When a ballet dancer is identified as having an eating disorder, she will require the same multi-disciplinary team involvement that anyone with anorexia or bulimia needs, but the cooperation of the dance school is essential as well. If she is underweight, dancing may have to be stopped or at least curtailed in combination with nutritional therapy to allow weight restoration to occur2.
This is bound to cause significant psychological stress, especially for a dancer who hopes to have a career in ballet, and supportive talking therapy must be provided. As weight is restored, a graded, supervised return to activity may be appropriate as long as the person with the eating disorder is medically and psychologically stable.
It is difficult to find specific statistics reflecting full recovery from eating disorders in ballet dancers, but individual stories inspire much hope. Take Kathleen Rea, for example, who was a student at the National Ballet School of Canada when she developed bulimia5. She has written about how therapy helped her to stop the incessant flow of self-critique inside her head which came from messages she had received as a dancer.
“If I was going to recover, I had to find my own voice,” she explains. Kathleen was scared to speak her own truth because of what she calls her “perfect girl” conditioning, but one day, encouraged by her therapist, she screamed a huge “NO!” to encompass all the ‘no’s she had never said.
In recovery from her eating disorder, she returned to work as a dancer but was fired for being ‘too heavy’.
This could so easily have triggered a relapse but Kathleen was not going to let that happen; instead, she choreographed her own solo dance about her recovery from bulimia.
She designed an empty mirror frame to dance through and glued clunky bathroom scales to her pointe shoes.
During the creative process, she writes that “I discovered a new internal strength: a creative drive that superseded the ‘perfect me’”. Her show has been received to critical acclaim. The result? She has come to appreciate her body and to listen to its cues, eating when she is hungry and stopping when she is full. Today she is an art therapist; bulimia has no place in her life.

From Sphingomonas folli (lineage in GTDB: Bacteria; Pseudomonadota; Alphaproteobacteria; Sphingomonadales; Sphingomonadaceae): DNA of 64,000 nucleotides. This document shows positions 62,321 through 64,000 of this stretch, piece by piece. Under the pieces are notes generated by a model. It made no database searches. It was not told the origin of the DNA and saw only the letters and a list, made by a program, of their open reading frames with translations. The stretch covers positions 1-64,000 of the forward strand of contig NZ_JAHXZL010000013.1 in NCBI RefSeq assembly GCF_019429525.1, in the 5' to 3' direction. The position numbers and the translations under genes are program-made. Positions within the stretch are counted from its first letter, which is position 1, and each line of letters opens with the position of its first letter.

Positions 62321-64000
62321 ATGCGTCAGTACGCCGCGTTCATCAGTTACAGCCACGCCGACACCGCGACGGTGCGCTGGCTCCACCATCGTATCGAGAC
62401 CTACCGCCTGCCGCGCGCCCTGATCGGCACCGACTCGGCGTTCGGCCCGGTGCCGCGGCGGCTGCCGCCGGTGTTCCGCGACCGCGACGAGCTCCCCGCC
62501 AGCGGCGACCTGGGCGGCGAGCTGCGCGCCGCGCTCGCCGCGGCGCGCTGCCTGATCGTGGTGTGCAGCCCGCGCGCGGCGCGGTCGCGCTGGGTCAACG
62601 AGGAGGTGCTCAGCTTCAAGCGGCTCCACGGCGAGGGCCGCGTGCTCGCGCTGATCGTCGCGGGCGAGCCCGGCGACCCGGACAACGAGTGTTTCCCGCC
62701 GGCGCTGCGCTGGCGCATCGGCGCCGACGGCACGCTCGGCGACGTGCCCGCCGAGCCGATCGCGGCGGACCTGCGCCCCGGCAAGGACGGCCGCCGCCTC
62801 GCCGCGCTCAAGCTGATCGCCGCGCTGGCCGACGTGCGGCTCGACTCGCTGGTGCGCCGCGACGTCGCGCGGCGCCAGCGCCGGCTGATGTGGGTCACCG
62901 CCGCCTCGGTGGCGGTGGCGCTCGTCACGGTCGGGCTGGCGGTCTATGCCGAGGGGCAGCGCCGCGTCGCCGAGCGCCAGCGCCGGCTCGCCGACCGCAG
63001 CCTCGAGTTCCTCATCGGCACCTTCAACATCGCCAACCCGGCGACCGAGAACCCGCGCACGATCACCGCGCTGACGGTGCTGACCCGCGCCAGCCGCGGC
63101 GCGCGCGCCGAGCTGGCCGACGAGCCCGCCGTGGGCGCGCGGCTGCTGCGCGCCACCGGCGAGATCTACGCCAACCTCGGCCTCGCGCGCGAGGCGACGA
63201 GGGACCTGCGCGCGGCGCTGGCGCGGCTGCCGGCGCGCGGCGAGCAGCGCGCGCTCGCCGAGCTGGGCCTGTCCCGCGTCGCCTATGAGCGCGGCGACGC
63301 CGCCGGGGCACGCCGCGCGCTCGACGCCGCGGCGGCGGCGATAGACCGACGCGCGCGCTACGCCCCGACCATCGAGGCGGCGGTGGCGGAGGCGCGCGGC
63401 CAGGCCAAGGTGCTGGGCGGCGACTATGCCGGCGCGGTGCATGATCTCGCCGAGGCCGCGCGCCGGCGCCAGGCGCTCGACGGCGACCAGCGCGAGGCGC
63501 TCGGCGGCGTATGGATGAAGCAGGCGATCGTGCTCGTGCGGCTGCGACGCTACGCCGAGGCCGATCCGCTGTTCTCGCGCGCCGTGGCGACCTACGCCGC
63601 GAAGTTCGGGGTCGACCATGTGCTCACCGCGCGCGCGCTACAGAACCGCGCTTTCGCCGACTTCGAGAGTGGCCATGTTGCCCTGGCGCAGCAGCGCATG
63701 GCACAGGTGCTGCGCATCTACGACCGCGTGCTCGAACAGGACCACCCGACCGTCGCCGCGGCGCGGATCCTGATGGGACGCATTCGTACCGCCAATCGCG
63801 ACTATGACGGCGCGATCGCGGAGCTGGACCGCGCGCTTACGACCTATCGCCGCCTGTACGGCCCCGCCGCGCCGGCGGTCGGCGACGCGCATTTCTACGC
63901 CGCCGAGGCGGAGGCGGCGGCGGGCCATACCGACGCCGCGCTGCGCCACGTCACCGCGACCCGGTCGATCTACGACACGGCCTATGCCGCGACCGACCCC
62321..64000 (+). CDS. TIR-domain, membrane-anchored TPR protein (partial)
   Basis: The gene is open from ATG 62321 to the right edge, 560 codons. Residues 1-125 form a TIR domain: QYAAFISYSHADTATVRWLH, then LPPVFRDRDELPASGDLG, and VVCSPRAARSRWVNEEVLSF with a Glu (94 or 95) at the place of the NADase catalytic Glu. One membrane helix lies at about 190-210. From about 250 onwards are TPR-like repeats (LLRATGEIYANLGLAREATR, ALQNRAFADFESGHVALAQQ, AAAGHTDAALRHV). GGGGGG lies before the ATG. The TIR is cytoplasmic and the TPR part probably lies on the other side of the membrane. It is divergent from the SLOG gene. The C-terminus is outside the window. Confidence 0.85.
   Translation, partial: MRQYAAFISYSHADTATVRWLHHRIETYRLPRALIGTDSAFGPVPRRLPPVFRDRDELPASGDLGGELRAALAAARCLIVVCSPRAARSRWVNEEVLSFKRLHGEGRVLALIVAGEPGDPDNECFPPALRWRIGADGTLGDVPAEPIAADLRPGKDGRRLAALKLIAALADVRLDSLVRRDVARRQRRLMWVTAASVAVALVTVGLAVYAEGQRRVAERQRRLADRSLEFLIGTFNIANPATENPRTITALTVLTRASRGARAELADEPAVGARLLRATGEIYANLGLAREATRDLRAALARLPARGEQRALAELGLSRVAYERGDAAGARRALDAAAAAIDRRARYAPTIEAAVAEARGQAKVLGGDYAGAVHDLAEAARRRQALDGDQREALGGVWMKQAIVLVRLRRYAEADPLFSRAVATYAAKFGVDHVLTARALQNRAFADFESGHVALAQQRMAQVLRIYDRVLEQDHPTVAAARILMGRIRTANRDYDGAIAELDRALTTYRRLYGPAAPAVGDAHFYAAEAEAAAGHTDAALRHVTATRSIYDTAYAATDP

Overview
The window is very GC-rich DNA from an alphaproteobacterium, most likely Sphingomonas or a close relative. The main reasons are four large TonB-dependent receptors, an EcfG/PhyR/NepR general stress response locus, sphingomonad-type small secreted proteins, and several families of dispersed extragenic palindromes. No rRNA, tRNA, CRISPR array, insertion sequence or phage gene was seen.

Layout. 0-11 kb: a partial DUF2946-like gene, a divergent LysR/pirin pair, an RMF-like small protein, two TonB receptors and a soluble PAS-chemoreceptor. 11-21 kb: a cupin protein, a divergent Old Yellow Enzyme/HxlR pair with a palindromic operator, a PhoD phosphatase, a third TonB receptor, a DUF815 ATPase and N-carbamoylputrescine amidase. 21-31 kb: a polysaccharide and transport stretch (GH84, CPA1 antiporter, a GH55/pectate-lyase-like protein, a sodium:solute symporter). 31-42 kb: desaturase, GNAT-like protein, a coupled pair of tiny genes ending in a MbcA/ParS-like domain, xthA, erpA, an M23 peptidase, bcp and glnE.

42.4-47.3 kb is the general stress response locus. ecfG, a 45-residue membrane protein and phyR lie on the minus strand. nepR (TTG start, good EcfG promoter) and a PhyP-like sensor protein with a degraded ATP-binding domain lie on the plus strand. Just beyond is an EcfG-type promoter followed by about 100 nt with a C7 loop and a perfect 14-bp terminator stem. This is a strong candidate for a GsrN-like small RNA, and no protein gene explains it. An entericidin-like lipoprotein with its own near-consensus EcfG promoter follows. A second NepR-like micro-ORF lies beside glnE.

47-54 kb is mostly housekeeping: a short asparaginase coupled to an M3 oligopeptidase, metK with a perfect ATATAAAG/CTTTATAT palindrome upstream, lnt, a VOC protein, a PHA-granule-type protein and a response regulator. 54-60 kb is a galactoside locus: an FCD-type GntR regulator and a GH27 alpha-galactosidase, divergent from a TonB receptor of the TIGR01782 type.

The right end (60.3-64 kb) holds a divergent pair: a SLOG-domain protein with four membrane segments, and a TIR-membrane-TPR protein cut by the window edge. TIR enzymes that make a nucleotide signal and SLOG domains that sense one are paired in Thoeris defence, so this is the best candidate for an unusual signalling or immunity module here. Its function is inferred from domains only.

Wendy Oliver-Pyatt was also once a ballet dancer with bulimia. Today she is a co-founder of Oliver-Pyatt Centres, comprehensive programs for the treatment of eating disorders. You can read her story at Eating Disorder Hope on the Eating Disorder Stories of Hope page.
The relationship between ballet and eating disorders is clearly complex, with perfectionism playing a key role. Ballet schools have a crucial part to play in preventing eating disorders and identifying students with problems, and recovery is possible, especially with early intervention.
- Thomas, JJ et al: Disordered eating attitudes and behaviours in ballet students: examination of environmental and individual risk factors. International Journal of Eating Disorders 2005;38:263-268
- The Royal Ballet School Eating Disorder Policy. http://www.royal-ballet-school.org.uk/media/policies/docs/Eating_Disorders_Policy.pdf Accessed on May 3rd, 2013
- Penniment, KJ and Egan, SJ: Perfectionism and learning experiences in dance class as risk factors for eating disorders in dancers. European Eating Disorders Review 2012;20:13-22
- Toro, J et al: Eating disorders in ballet dancing students: problems and risk factors. European Eating Disorders Review 2009;17:40-49
- Huffington Post Canada http://www.huffingtonpost.ca/kathleen-rea/eating-disorder-ballet_b_2235176.html Accessed on May 3rd, 2013
Contributed Article by Sharon McConville MB BCh BAO
Last Reviewed By: Jacquelyn Ekern, MS, LPC on May 12, 2013
Page last updated: May 12, 2013
Published on EatingDisorderHope.com, Eating Disorder Information Help & Resources